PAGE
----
Granta reveals list of Britain's brightest writers
A list of Britain's 20 brightest young writers has been unveiled by literary magazine Granta.
The once-a-decade list often proves controversial, but has a strong track record of elevating relatively unknown novelists into the literary spotlight.
Two authors named in 2013 - Zadie Smith and Adam Thirlwell - appeared on the previous Granta Best of Young British Novelists list in 2003.
The list was announced at the British Council in London on Monday night.
The 2013 Granta list is notable for its multicultural mix, and for being the first to feature a majority of female writers. It features six debut novelists.
The names are: Naomi Alderman, Tahmima Anam, Ned Beauman, Jenni Fagan, Adam Foulds, Xiaolu Guo, Sarah Hall, Steven Hall, Joanna Kavenna, Benjamin Markovits, Nadifa Mohamed, Helen Oyeyemi, Ross Raisin, Sunjeev Sahota, Taiye Selasi, Kamila Shamsie, Zadie Smith, David Szalay, Adam Thirlwell and Evie Wyld.
GRANTA BEST OF YOUNG BRITISH NOVELISTS 2013
- Naomi Alderman
- Tahmima Anam
- Ned Beauman
- Jenni Fagan
- Adam Foulds
- Xiaolu Guo
- Sarah Hall
- Steven Hall
- Joanna Kavenna
- Benjamin Markovits
- Nadifa Mohamed
- Helen Oyeyemi
- Ross Raisin
- Sunjeev Sahota
- Taiye Selasi
- Kamila Shamsie
- Zadie Smith
- David Szalay
- Adam Thirlwell
- Evie Wyld
"From satirists to humorists to sweeping epic-spinners, these writers have a command of language and their form which is simply astonishing. They show that the novel has a bold, brilliant future in Britain," said Granta editor John Freeman.
Beauman, 27, the youngest on the list, was longlisted for the Man Booker Prize last year with his second novel The Teleportation Accident.
Several others on the list also have a Man Booker track record. Adam Foulds' The Quickening Maze was shortlisted in 2009, while Sarah Hall's The Electric Michelangelo was shortlisted in 2004 and How to Paint a Dead Man was longlisted in 2009.
Zadie Smith's On Beauty was shortlisted in 2005, and went on to win the Orange Prize for Fiction the following year.
Jonathan Ruppin, web editor for Foyles, said the Granta list gave a "fascinating snapshot" of the state of British literary fiction.
"It's the first time that female writers have formed a majority, which perhaps reflects the fact that women's greater interest in reading fiction has inevitably led to more of them writing it," he said.
"A comparison with the first list in 1983 also reflects how multicultural Britain has become in the intervening decades, with writers from a far wider range of ethnic backgrounds making their mark.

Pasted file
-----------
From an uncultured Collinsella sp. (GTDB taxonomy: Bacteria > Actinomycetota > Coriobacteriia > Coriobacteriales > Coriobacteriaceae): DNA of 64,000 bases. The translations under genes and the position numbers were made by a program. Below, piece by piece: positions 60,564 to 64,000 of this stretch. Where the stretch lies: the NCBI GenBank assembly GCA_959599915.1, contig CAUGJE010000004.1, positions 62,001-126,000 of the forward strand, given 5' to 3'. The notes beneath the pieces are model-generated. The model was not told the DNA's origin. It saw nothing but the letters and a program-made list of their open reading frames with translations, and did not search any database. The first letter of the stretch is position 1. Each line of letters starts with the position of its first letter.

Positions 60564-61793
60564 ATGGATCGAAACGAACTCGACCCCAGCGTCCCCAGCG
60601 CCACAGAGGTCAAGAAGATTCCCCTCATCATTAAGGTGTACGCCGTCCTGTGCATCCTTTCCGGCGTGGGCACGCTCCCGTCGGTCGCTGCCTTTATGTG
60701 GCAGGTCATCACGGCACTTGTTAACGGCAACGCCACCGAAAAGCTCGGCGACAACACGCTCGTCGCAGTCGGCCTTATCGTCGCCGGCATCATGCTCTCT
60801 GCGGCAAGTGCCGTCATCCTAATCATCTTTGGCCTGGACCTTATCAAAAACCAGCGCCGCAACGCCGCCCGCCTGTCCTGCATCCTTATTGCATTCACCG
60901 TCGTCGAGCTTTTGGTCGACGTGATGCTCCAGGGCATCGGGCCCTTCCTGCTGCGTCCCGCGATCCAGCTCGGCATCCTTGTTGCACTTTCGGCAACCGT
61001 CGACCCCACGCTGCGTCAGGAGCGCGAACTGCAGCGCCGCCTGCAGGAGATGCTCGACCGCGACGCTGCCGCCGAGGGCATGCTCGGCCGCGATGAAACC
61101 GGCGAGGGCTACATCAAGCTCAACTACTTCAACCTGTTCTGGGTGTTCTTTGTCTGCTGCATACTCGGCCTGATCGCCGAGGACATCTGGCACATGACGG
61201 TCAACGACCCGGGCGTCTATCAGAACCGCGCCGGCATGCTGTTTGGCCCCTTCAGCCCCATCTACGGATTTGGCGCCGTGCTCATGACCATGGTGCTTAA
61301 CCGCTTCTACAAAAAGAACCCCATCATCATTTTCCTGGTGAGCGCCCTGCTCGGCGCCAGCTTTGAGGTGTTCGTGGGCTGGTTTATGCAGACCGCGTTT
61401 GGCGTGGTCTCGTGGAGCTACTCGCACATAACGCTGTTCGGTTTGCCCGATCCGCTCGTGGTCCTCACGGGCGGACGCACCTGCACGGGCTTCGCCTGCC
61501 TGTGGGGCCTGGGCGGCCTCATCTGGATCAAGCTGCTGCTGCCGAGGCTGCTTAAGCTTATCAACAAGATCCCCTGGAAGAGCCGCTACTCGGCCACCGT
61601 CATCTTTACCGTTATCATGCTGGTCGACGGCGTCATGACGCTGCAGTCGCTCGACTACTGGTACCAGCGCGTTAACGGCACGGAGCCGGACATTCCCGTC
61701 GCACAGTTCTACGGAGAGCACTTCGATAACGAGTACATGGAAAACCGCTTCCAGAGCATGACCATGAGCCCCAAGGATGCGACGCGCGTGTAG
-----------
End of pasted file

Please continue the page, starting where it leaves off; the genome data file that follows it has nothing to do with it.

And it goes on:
"The British publishing industry is often criticised for being parochial, middle-class, white or London-centric and while this may have been true in the past, I think this list shows how much our horizons have broadened."
Some authors on the list illustrate how publishing and technology has changed since the 2003 list. As well as her novels, Naomi Alderman has co-created Zombies, Run! - a fitness game and audio app for smartphones. She was also the lead writer on Bafta-shortlisted alternate reality game Perplex City.
End Quote Evie Wyld
Publishing has changed so much in the last couple of decades that you do need a bit of a push with your first book.”
The first-time novelists on the 2013 list include Steven Hall, author of The Raw Shark Texts, and also lead writer on recently-released first person shooter video game Crysis 3.
Other debut novelists are Jenni Fagan (The Panopticon) Nadifa Mohamed (Black Mamba Boy), Sunjeev Sahota (Ours are the Streets), Taiye Selasi (Ghana Must Go - published last month), and Evie Wyld (After the Fire, A Still Small Voice).
Wyld not only writes books but sells them too, running a small independent bookshop called Review, in Peckham, south-east London.
She told the BBC: "Publishing has changed so much in the last couple of decades that you do need a bit of a push with your first book. I certainly wouldn't have got where I am today without other lists and prizes.
On the difficulties faced by writers in 2013, she said: "It's a case of don't give up your day job... I certainly don't do it for the money. Anyone who gets into thinking it's a way to make easy cash is deluded."
Granta's first list of 20 writers aged under 40 was published in 1983.
Many of the class of '83 have become household names, such as Martin Amis, William Boyd, Kazuo Ishiguro, Salman Rushdie, Julian Barnes, Pat Barker, Ian McEwan and Rose Tremain.
The 1993 list included Iain Banks, Louis de Bernieres, Alan Hollinghurst, Hanif Kureishi, Ben Okri, Will Self and Jeanette Winterson.
As well as Zadie Smith and Adam Thirlwell, the Granta list in 2003 included Brick Lane author Monica Ali, Rachel Cusk, AL Kennedy, David Mitchell, and Sarah Waters.
Unlike most literary prizes, inclusion on the Granta list is not pegged to a particular book and focuses on existing and emerging talents.
The judges for 2013 were Granta editor John Freeman, deputy editor Ellah Allfrey, author Romesh Gunesekera, Stuart Kelly, literary editor of Scotland on Sunday, author and comedian AL Kennedy, Granta publisher Sigrid Rausing and Gaby Wood, head of books at the Telegraph.
Kennedy appeared on the Granta Best of Young British Novelist list in 1993 and again in 2003.
BBC Radio 4's Book at Bedtime will air readings of five short stories from the Granta authors this week.